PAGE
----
Category: Couples / Close Relationships
Keywords: Couples / Close Relationships | Diversity | L / G / B / T
Presentation Type: Symposium
Assessing couple relationships across diverse languages and cultures has important implications for both clinical intervention and prevention. This is especially true for nontraditional relationships such as same-sex couples who are potentially subject to various expressions of negative societal evaluations.
Previous research using the Marital Satisfaction Inventory – Revised, a 150-item multidimensional measure of relationship functioning, with gay and lesbian couples in both the United States (Means-Christensen, Snyder, & Negy, 2003) and Italy (Antonelli, Dèttore, Lasagni, Snyder, & Balderrama-Durbin, 2014) has shown that their relationships appear resilient and fare well both overall and in specific domains of functioning compared to heterosexual couples in their respective countries. However, these findings are based on profile comparisons at the composite scale level and do not take advantage of finer-grained comparisons at the individual item level using newer data-analytic strategies derived from item-response theory (IRT).
The present study used differential item functioning (DIF) analysis, derived from IRT, to compare heterosexual and same-sex couples on items assessing relationship commitment, and to contrast findings across two cultures differing in societal response to diversity in sexual orientation. DIF analysis provides a way of identifying differences in item responses for one group versus another group by examining items with respect to their relatedness to a latent construct (discrimination or parameter a), and in terms of their likelihood of endorsement at certain levels of that latent construct (difficulty or parameter b), while controlling for mean differences on the latent continuum.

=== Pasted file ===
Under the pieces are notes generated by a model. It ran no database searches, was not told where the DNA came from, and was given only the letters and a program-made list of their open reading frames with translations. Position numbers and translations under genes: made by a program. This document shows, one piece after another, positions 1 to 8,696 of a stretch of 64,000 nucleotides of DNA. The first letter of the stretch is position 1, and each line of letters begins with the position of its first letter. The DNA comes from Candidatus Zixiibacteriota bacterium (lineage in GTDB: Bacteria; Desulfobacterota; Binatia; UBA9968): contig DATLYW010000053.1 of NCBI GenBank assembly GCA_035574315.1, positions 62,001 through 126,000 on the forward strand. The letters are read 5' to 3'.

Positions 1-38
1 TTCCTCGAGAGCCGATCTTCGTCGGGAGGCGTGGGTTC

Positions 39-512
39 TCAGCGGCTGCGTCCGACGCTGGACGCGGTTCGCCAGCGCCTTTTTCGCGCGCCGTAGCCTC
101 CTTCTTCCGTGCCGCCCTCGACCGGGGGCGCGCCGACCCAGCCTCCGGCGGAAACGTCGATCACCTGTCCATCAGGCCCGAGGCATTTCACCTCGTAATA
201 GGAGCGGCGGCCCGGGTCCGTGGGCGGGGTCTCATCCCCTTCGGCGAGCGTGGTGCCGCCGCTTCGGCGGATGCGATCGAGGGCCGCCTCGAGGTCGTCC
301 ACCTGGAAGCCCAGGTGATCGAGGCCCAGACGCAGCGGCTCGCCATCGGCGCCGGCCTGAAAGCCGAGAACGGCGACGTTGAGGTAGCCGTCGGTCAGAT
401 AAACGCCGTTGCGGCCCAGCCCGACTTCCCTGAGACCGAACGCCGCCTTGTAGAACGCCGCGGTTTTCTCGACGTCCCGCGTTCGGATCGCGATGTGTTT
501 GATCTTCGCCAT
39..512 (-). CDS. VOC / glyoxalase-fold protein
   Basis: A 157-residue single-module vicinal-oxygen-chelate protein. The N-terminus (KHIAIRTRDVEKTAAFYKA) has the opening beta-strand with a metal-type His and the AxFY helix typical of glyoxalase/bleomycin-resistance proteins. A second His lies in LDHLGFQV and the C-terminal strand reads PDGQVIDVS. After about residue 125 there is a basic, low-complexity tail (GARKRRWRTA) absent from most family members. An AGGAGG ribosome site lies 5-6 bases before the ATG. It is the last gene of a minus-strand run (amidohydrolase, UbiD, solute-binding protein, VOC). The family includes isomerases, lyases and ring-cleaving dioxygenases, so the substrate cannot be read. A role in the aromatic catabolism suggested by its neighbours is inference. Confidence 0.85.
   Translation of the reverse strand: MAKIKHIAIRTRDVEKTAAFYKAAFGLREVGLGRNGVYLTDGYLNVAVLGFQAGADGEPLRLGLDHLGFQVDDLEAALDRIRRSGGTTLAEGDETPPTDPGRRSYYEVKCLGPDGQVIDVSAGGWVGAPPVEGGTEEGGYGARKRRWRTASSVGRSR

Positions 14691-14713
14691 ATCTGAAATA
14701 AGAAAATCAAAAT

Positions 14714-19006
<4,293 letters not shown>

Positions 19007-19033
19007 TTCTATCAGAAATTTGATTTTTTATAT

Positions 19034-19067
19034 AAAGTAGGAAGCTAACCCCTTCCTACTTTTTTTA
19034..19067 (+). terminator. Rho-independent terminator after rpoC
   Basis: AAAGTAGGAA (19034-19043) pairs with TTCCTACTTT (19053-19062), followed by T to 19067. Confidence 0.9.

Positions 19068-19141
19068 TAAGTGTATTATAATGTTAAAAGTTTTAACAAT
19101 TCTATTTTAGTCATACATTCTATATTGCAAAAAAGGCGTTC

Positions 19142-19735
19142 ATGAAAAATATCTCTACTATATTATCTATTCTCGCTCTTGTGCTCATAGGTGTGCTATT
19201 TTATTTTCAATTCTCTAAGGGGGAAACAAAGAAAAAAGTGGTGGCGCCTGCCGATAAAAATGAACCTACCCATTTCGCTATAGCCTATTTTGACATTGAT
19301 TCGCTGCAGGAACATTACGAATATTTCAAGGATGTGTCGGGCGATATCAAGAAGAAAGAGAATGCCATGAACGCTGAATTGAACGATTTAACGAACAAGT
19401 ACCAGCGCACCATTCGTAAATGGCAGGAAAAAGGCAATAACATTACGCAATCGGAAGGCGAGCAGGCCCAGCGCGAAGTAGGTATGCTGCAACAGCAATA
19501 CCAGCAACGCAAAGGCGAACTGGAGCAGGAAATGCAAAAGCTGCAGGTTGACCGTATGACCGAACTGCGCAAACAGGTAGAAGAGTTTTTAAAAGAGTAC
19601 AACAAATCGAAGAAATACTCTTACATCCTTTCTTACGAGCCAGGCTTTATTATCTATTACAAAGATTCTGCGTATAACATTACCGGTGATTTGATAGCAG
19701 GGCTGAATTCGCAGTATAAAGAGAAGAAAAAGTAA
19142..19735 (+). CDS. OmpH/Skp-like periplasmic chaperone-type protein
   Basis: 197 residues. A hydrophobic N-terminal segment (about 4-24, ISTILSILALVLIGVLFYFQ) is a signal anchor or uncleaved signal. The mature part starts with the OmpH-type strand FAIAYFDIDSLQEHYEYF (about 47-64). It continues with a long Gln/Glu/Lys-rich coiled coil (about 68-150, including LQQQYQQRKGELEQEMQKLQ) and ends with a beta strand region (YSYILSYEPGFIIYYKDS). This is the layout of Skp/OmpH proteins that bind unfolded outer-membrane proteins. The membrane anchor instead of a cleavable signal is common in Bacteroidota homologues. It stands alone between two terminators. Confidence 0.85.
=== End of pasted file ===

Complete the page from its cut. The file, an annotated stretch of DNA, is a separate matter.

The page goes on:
The samples included (a) 31 gay male couples and 28 lesbian couples from Texas (U.S.), compared with 36 unmarried, cohabiting heterosexual couples recruited from the same geographic region, and (b) 30 gay male couples and 30 lesbian couples from central Italy, compared with 60 heterosexual Italian couples from the same geographic region. Five items assessing relationship commitment were: “My partner and I have never come close to ending our relationship” (reverse scored), “The future of our relationship is too uncertain for us to make any serious plans,” “At times I have very much wanted to leave my partner,” “I might be happier if I weren’t in this relationship,” and “I have often wondered whether our relationship may end in separation or divorce.”
Results highlight specific aspects of relationship commitment that vary across two dimensions of diversity – that is, both with respect to sexual orientation as well as national culture. Implications of these findings for clinical assessment and intervention, within larger societal contexts and unique pressures, will be discussed.
Texas A&M University
Saturday, November 18
1:15 PM – 2:45 PM
Saturday, November 18
3:30 PM – 5:00 PM
Sunday, November 19
8:30 AM – 10:00 AM
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